“The Labor Department plays a role in workforce development, because the commissioner serves on the board of the community college system, which is something that I’m very passionate about,” he said.

Hardister sees a larger role for the community college system in bolstering that development, especially with more and more advanced manufacturing operations coming to the state.

That’s the motivation behind one of his main campaign pledges — to establish what he calls the “first-ever Workforce Enhance- ment Task Force” within the department.

Made up of appointees from community colleges, the private sector, public schools, think tanks, trade associations and universities, the task force’s main objective will be to come up with ideas on how the General Assembly can ensure North Carolina has the workforce it needs to remain the best state in which to do business for many more years to come.

He sees the task force as being divided into three regions — mountain, central and coastal — to address the specific workforce needs in each area.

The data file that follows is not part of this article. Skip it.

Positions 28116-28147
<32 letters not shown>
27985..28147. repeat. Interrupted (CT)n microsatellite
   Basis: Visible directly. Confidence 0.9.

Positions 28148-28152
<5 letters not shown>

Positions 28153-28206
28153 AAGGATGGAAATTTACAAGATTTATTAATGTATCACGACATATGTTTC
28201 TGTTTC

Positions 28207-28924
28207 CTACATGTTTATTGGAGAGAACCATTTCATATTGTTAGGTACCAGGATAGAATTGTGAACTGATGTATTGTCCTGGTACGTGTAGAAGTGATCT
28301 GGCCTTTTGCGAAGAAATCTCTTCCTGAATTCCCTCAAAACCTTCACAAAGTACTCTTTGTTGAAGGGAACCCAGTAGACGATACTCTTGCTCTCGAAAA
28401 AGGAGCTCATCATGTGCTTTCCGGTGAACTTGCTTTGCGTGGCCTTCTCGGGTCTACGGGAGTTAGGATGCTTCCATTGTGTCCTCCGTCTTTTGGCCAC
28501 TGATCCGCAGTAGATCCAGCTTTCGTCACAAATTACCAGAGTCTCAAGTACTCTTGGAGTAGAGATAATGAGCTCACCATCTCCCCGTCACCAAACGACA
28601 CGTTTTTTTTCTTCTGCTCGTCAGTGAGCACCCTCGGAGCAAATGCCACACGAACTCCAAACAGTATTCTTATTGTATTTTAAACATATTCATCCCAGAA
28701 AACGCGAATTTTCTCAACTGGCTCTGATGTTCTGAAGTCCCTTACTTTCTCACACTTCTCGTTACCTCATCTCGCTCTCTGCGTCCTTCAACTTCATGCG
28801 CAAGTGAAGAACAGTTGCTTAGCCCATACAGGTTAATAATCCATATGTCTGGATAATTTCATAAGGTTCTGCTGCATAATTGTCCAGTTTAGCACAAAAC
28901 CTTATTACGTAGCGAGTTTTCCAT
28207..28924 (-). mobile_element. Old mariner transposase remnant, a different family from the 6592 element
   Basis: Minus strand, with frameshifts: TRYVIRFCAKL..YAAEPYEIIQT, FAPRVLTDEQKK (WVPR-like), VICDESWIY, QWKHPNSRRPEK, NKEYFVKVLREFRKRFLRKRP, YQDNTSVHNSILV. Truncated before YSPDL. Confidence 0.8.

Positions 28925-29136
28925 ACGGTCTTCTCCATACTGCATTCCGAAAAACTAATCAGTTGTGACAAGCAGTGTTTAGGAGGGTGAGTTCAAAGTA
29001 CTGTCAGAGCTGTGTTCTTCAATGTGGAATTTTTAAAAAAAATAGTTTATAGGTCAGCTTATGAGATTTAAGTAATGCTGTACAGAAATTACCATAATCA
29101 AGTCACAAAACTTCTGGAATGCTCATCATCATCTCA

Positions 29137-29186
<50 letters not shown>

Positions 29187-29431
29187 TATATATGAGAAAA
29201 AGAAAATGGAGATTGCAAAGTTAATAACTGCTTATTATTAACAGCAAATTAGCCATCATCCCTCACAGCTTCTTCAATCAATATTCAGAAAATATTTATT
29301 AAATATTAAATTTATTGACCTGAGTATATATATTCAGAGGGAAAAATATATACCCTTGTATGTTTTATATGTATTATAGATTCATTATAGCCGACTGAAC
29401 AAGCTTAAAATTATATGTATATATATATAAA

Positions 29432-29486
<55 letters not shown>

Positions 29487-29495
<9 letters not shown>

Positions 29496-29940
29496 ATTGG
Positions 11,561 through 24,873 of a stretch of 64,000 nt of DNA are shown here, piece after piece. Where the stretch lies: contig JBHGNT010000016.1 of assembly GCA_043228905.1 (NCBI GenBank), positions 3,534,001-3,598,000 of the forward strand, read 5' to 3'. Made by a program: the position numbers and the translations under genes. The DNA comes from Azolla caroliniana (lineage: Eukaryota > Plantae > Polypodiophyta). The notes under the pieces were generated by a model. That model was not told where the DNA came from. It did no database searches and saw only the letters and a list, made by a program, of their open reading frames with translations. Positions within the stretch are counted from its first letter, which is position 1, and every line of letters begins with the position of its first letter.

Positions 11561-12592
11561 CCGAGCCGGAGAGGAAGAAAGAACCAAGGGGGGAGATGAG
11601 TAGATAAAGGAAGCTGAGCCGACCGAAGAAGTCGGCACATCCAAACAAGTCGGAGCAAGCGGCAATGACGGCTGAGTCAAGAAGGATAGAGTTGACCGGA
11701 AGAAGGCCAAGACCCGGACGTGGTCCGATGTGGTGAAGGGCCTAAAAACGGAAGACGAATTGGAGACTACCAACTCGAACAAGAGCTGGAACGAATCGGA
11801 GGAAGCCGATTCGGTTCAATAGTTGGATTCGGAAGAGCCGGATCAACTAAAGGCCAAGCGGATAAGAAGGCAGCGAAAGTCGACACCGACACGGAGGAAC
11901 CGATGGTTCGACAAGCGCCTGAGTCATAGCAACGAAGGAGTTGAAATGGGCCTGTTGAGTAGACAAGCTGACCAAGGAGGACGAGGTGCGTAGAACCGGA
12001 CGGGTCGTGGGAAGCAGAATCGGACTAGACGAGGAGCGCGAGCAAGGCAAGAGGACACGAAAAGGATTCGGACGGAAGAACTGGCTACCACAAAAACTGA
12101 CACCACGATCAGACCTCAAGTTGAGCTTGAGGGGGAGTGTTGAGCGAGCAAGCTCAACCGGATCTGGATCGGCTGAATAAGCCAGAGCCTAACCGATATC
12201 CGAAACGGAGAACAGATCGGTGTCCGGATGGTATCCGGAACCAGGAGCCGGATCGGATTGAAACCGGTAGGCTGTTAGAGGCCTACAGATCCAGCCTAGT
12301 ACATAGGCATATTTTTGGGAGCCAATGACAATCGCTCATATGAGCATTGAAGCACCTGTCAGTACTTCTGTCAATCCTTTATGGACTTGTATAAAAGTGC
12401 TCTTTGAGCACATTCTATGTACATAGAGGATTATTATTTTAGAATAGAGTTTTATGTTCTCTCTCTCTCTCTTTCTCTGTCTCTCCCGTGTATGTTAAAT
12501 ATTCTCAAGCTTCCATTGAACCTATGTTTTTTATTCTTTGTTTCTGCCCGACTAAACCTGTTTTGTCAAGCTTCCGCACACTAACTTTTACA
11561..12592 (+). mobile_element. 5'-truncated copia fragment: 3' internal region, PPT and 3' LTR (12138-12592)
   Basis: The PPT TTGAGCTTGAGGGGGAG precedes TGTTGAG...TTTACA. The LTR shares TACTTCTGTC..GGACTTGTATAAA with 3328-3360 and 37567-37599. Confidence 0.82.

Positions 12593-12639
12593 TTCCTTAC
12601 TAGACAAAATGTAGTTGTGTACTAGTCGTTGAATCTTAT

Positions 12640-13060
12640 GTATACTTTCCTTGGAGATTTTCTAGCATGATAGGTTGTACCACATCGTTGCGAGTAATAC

Hardister isn’t the only 2024 candidate talking about workforce, signaling a growing recognition in the state’s halls of power of its importance; Republican contender for lieutenant governor Hal Weatherman told The Smoky Mountain News  back in March he’s also focused on the issue.

Critical to the department’s role in ensuring the “well-being” of the state’s workforce is trying to find solutions to the state’s affordable housing crisis; major corporations will have a hard time finding workers if those workers — even those who are employed in high-skill, high wage jobs — can’t afford to live in safe, clean conditions near their place of employment.